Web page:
PRINT BZ 060518 GOP Forum 02

Candidates for Weber County sheriff Ryan Arbon, left, Kevin Burns, center, and David MacInnes chat after a debate at Pleasant Valley Library on Tuesday, June 5, 2018. Burns received a formal endorsement from the Weber County Republican Party though Arbon garnered more support from delegates at the April 14, 2018, party convention and the decision has drawn fire from some.

OGDEN — No. 2 can apparently be No. 1.

The Weber County Republican Party is endorsing three contenders in the upcoming primary who finished second in voting among GOP delegates at the county party’s convention last April.

The decision by GOP leaders to throw their weight behind the runners-up has its roots in the simmering debate among Utah Republicans over the ideal means to get on the primary ballot — via convention or collection of signatures on petitions.

It’s got the top finishers in the three races — arguably the most popular hopefuls in their respective contests among the most active Republicans — shaking their heads, suggesting top leaders in the GOP hierarchy are out of touch.

“It undermines the delegate process,” said Gage Froerer, the contender for seat A on the Weber County Commission who finished first among delegates at the April 14 GOP convention but lost out on the party endorsement to runner-up James Couts. “To me, that just shows that the party’s not in touch with normal Weber County voters.”

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Ryan Arbon, who finished first among GOP delegates in his bid for Weber County sheriff but lost out on the endorsement to second-place finisher Kevin Burns, is hearing from delegates who are upset over the turn of events. Arbon beat Burns among delegates in the final round of voting at the convention by a 62-38 percent margin.

“Even the delegates seem to be upset this was done,” Arbon said. “I’m getting messages from delegates that are frustrated.”

Beyond that, Arbon feels miffed by GOP leadership and thinks that by endorsing Burns they’re calling his Republican credentials into question.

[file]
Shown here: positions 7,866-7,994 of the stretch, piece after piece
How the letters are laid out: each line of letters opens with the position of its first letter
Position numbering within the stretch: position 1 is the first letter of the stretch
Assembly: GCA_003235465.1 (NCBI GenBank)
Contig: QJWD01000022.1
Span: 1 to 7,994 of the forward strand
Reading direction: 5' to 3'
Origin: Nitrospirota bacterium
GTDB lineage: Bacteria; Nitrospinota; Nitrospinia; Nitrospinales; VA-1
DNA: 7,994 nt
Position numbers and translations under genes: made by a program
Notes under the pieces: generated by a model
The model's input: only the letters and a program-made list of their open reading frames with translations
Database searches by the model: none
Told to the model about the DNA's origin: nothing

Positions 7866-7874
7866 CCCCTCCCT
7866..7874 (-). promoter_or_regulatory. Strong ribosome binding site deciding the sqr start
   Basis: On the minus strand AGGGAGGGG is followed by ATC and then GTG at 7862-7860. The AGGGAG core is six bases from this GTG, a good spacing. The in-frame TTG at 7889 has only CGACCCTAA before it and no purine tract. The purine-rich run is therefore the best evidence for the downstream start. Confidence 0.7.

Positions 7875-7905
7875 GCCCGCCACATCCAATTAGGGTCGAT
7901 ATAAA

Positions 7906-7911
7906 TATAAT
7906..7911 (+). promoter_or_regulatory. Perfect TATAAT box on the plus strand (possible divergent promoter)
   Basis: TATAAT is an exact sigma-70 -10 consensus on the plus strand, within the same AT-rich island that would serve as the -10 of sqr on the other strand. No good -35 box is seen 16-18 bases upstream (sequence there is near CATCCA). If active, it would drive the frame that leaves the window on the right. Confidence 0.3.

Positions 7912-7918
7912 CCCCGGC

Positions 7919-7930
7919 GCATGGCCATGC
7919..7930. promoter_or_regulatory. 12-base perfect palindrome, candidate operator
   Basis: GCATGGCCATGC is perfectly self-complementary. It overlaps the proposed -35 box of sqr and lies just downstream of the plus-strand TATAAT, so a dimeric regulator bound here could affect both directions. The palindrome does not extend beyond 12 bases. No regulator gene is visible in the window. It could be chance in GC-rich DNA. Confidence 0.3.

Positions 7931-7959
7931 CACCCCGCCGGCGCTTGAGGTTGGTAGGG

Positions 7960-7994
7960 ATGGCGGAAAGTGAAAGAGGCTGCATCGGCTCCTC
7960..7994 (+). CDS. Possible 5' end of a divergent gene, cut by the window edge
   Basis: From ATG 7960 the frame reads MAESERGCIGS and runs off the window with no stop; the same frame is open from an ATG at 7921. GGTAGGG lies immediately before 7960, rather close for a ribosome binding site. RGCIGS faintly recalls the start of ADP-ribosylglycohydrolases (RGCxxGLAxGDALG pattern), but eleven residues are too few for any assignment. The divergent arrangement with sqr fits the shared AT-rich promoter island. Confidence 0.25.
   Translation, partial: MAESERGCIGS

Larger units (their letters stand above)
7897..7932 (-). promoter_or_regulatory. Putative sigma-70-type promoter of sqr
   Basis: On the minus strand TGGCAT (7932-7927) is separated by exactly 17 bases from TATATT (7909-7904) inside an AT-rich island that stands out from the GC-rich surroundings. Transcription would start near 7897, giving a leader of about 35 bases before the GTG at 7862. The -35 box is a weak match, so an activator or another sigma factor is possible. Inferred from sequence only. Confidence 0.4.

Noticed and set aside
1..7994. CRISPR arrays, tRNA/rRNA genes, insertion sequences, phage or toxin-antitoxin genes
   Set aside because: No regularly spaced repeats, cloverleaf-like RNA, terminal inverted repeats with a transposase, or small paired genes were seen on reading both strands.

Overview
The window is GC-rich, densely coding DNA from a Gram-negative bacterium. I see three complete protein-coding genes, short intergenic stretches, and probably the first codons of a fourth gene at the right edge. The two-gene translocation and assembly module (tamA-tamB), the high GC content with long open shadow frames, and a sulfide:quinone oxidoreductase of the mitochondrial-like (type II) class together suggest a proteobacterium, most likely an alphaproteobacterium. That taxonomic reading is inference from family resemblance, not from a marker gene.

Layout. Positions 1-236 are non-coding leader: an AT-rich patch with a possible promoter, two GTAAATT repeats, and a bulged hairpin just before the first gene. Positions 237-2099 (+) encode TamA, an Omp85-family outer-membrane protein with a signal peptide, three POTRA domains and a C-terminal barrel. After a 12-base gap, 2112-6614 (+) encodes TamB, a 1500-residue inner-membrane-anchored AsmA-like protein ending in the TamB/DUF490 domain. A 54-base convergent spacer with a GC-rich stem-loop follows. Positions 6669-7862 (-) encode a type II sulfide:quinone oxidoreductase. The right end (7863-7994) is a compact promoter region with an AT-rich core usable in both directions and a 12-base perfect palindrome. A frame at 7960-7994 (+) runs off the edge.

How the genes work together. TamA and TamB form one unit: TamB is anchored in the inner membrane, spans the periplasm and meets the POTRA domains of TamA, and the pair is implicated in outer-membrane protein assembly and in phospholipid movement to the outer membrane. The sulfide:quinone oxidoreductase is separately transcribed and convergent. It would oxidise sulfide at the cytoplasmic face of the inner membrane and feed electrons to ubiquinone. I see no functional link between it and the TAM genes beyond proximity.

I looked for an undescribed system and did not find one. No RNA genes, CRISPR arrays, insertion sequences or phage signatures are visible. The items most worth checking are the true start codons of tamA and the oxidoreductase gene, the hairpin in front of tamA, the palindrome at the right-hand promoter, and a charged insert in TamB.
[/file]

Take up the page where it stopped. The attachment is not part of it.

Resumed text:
“It’s frustrating,” Arbon said. “You follow the law and you get penalized by your own party. I’ve been a Republican since I’ve been 18 when I registered to vote.”

Of course, GOP voters in the June 26 primary have final say. The voting at party conventions by GOP delegates — active party members chosen to the positions by fellow Republicans — serves to winnow the list of candidates who get their names on the official primary ballot. Endorsements by party leadership, moreover, are hardly binding.

But the endorsements of Couts, Burns and District 8 Utah House hopeful Jason Kyle — all runners-up at the GOP convention — underscore ongoing division within the Republican Party here and across the state.

Couts, Burns and Kyle tapped the traditional means — support of delegates at the convention — to get on the ballot. That is the mechanism favored by Weber County Republican Party leadership. Their opponents — Froerer, Arbon and Steve Waldrip, who beat Kyle by a 71-29 percent margin in delegate balloting for the District 8 Utah House seat — tried via convention and the alternative means, the collection of signatures on petitions.

In a letter to members explaining the endorsements, Lynda Pipkin, chairwoman of the county party, singled out the provisions of party bylaws governing the process used by candidates to secure a place on the Republican primary ballot. Pipkin and other party leaders didn’t respond to queries seeking additional comment on the endorsements.

“Articles IX and X of our bylaws give deference to the candidates who have shown respect to the party by choosing to use our caucus/convention system exclusively,” Pipkin explained in her letter, emailed Tuesday. The provisions, as outlined in the bylaws, stem from concerns that the petition process — permitted per controversial 2014 legislation, Senate Bill 54 — could result in non-Republican candidates getting on the GOP primary ballot.